Internet Draft                                     Hannes Tschofenig
                                                       Richard Graveman
                                                           RFG Security
   Expires: April 2002                                     October 2003
                         RSVP Security Properties
 Status of this Memo
  This document is an Internet-Draft and is in full conformance
  with all provisions of Section 10 of RFC2026.
  Internet-Drafts are working documents of the Internet Engineering
  Task Force (IETF), its areas, and its working groups.  Note that
  other groups may also distribute working documents as Internet-
  Internet-Drafts are draft documents valid for a maximum of six months
  and may be updated, replaced, or obsoleted by other documents at any
  time.  It is inappropriate to use Internet-Drafts as reference
  material or to cite them other than as "work in progress".
  The list of current Internet-Drafts can be accessed at
  The list of Internet-Draft Shadow Directories can be accessed at
  This document summarizes the security properties of RSVP. The goal of
  this analysis is to benefit from previous work done on RSVP and to
  capture knowledge about past activities.
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                       RSVP Security Properties           October 2003
 Table of Contents
   1. Introduction...................................................2
   2. Terminology and Architectural Assumptions......................3
   3. Overview.......................................................5
      3.1 The RSVP INTEGRITY Object..................................5
      3.2 Security Associations......................................7
      3.3 RSVP Key Management Assumptions............................8
      3.4 Identity Representation....................................8
      3.5 RSVP Integrity Handshake..................................12
   4. Detailed Security Property Discussion.........................13
      4.1 Network Topology..........................................13
      4.2 Host/Router...............................................14
      4.3 User to PEP/PDP...........................................18
      4.4 Communication between RSVP-Aware Routers..................26
   5. Miscellaneous Issues..........................................27
      5.1 First Hop Issue...........................................28
      5.2 Next-Hop Problem..........................................28
      5.3 Last-Hop Issue............................................31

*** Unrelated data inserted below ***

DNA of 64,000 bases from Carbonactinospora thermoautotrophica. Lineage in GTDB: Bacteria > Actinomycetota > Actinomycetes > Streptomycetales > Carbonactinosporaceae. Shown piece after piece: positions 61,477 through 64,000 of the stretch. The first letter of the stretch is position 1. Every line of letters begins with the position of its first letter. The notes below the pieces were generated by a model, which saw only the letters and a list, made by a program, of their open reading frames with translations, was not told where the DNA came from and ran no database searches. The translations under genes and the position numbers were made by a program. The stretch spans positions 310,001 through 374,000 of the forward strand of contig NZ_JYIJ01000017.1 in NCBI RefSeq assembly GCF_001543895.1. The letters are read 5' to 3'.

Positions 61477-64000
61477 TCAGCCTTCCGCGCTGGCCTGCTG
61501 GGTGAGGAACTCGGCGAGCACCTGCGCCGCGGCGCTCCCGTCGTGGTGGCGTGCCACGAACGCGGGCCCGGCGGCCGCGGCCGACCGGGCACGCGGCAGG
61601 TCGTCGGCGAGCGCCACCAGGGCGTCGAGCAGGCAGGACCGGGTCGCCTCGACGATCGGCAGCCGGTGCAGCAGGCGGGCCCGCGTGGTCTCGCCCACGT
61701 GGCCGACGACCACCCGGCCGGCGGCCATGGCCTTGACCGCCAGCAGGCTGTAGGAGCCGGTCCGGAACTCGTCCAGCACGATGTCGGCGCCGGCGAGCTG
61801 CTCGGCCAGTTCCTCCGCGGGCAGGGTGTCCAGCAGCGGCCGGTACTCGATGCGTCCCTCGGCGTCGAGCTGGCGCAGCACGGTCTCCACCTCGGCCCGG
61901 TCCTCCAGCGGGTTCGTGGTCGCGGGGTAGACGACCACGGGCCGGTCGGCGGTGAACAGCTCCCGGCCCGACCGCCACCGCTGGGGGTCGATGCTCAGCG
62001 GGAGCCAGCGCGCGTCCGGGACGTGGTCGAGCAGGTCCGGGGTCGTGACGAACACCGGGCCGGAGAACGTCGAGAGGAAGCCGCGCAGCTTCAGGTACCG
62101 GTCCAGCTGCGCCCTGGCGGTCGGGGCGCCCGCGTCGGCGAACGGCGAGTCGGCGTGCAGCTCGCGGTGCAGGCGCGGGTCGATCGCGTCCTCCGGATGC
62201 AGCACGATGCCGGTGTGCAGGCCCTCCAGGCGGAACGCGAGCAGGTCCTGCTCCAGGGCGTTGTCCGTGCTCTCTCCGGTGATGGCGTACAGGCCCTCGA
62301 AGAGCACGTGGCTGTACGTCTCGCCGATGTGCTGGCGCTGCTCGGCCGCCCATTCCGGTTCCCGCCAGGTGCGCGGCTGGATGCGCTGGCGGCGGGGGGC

5.4 RSVP and IPsec protected data traffic.....................32
      5.5 End-to-End Security Issues and RSVP.......................34
      5.6 IPsec protection of RSVP signaling messages...............34
      5.7 Authorization.............................................35
   6. Conclusions...................................................36
   7. Security Considerations.......................................37
   8. IANA considerations...........................................37
   9. Acknowledgments...............................................37
   10. Normative References.........................................40
   11. Informative References.......................................41
   Author's Contact Information.....................................44
   Full Copyright Statement.........................................44
 1. Introduction
  As the work of the NSIS working group has begun, there are also
  concerns about security and its implications for the design of a
  signaling protocol. In order to understand the security properties
  and available options of RSVP a number of documents have to be read.
  This document summarizes the security properties of RSVP and is part
  of the overall process of analyzing other signaling protocols and
  learning from their design considerations. This document should also
  provide a starting point for further discussions.
  The content of this document is organized as follows:
  Section 3 provides an overview of the security mechanisms provided by
  RSVP including the INTEGRITY object, a description of the identity
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                       RSVP Security Properties           October 2003